When a Butterfly Flaps its Wings in Cupertino, VVC’s Success May Be Assured

Given that VVC is top of mind right now, I just wanted to report that IAM has announced that it appears that Apple has purchased 14 VVC-related patents from a Korean inventor. IAM is connecting a lot of dots to (I think) make this claim, which goes something like this.

  • A Korean inventor set up a company that performs video-related research.
  • This company was a charter member of the VVC Advance pool from Access Advance.
  • This company has previously sold VVC-related patents to another company.
  • “The assets transferred to Apple do appear to be video-related, with most of the titles of the rights describing a method for encoding and decoding a video or image signal.”

I’m being vague because the article is subscription only and I don’t want to steal IAM’s thunder.

I asked a colleague knowledgeable in standards-based IP if it was possible to verify whether the patents Apple acquired were VVC-related. Here’s the response.

The assignment data is public, so you can independently corroborate this. Here’s one assignment to Apple.  Note that the execution date of the assignment is 12/1, a month before XRIS joined Access Advance’s VVC pool.  This is one of the patents Apple acquired.  Note the priority date here:  1/2/19 – about 9 months after JVET (the MPEG subcommittee that set VVC) announced the 13 core experiments for VVC, which directed development on VVC from 4/18 through its conclusion.  I’ve attached the JVET meeting minutes for the 4/18 meeting, which, again, set out the areas of innovation the SSO would focus on over the next 2 years.  Note, on page 133, that Bae-Keun Lee (then of KT) attended.  He is the inventor of the patents and apps Apple acquired.

So, to put all this together, Apple acquired assets from XRIS, at least some of which (I haven’t looked at them all) were filed right in the middle of VVC standardization by someone who participated in VVC standardization and which relate to video coding.  I think they’re likely to be VVC-essential patents.  Or at least, I think Apple thinks they are.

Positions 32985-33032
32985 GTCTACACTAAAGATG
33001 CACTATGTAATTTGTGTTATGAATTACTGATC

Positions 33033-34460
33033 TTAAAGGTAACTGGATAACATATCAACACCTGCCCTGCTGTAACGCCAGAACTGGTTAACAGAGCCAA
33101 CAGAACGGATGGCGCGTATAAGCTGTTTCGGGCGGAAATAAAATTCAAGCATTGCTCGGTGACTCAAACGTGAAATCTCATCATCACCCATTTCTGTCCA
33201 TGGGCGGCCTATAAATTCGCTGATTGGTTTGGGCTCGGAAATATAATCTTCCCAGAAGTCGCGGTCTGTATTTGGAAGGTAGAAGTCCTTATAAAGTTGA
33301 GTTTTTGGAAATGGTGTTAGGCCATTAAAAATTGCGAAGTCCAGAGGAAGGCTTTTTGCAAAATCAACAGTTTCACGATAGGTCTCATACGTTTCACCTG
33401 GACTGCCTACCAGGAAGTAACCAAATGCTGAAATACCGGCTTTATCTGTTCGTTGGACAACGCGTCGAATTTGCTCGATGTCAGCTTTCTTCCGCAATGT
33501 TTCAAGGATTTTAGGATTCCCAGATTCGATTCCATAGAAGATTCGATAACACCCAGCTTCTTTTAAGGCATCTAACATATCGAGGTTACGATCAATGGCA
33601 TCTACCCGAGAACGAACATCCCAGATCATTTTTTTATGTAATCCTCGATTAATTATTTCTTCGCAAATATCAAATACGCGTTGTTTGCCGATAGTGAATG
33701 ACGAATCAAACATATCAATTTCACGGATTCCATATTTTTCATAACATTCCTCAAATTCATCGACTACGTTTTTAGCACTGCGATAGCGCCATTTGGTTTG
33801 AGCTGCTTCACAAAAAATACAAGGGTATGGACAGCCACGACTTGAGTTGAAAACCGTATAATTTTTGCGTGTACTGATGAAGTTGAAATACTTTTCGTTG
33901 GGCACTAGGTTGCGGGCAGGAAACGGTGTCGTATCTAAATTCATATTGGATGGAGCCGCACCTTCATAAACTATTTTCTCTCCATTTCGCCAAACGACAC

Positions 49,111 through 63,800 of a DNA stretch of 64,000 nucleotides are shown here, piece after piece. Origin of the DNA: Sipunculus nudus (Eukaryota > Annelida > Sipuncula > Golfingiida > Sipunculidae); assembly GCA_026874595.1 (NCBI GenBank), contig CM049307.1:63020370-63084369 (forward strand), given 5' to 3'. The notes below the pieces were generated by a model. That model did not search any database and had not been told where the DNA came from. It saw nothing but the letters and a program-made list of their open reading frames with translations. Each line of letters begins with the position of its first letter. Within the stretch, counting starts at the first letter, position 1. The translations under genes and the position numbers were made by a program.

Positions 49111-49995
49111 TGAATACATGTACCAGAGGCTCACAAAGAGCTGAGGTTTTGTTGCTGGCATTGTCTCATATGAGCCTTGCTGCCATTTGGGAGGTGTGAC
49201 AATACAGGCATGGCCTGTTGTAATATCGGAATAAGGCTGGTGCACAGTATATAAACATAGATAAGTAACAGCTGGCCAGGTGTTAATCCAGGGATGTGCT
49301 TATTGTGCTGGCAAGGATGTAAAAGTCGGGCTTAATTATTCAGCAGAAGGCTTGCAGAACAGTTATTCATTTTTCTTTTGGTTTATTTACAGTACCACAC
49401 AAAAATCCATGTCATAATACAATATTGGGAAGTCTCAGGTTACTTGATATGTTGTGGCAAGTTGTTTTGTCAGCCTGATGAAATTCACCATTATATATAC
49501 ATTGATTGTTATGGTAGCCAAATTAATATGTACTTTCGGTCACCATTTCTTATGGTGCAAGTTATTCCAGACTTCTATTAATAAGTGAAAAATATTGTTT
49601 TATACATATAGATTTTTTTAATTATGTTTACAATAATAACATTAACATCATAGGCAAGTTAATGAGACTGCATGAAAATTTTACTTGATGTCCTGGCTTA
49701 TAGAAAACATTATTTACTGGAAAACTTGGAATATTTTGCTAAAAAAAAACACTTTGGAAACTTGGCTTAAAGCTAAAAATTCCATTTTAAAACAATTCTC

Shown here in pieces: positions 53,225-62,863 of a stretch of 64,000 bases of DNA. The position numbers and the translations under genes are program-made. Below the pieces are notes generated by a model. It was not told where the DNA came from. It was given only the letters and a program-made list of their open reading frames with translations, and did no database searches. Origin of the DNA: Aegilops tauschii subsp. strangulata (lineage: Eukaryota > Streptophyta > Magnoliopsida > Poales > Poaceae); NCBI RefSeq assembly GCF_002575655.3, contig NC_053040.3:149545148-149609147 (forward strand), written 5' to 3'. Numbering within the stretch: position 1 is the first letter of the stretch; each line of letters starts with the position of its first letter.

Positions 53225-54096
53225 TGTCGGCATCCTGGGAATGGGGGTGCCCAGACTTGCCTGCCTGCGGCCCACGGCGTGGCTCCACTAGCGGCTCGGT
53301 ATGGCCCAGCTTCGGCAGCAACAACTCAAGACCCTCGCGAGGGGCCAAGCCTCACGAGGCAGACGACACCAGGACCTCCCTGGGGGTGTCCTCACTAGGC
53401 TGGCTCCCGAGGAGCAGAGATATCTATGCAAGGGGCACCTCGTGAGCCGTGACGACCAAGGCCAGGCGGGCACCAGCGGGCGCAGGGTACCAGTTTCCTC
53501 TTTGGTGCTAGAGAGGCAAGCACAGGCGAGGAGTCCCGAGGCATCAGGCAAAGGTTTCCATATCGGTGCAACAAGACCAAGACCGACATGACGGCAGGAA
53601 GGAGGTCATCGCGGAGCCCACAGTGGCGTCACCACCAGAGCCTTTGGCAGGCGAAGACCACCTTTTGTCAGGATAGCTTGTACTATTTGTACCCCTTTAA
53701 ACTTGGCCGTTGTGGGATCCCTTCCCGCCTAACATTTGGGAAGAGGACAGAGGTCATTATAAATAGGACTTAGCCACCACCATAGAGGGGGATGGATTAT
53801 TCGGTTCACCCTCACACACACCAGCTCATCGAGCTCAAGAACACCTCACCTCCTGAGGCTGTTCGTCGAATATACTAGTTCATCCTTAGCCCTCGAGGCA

The same colleague opined that Apple was going all-in on VVC to support its planned VR/AR headset, which reportedly will have 12 cameras, necessitating some pretty intense video compression technology. While it is possible that Apple might develop chips for their own codec, it seems more likely that Apple would use a standards-based codec instead.

Apple has long been associated with VVC (see here) and already owns some VVC-related patents (see here), though the company doesn’t appear to have joined either the Access Advance or MPEG LA pool. Still, it’s one thing to monetize internal R&D and quite another to invest in third-party patents, though Apple has certainly done that in the past.

For perspective, we all remember the hubbub after Apple added HEVC to its product line (see, for example, here, here, and here). While this didn’t trigger the instant use of HEVC that many predicted, clearly if Apple had decided to support AV1 instead, the video codec landscape would look quite different today.

Let me be clear; the IAM article merely reports the Apple purchase and connects the dots as described, as did my colleague. Neither source stated that these purchases mean that Apple plans to support VVC in its full product line. But if the patents are VVC-related, and Apple does fully support VVC, it could be as seismic as Apple supporting HEVC.

About Jan Ozer

I help companies train new technical hires in streaming media-related positions; I also help companies optimize their codec selections and encoding stacks, and evaluate new encoders and codecs.

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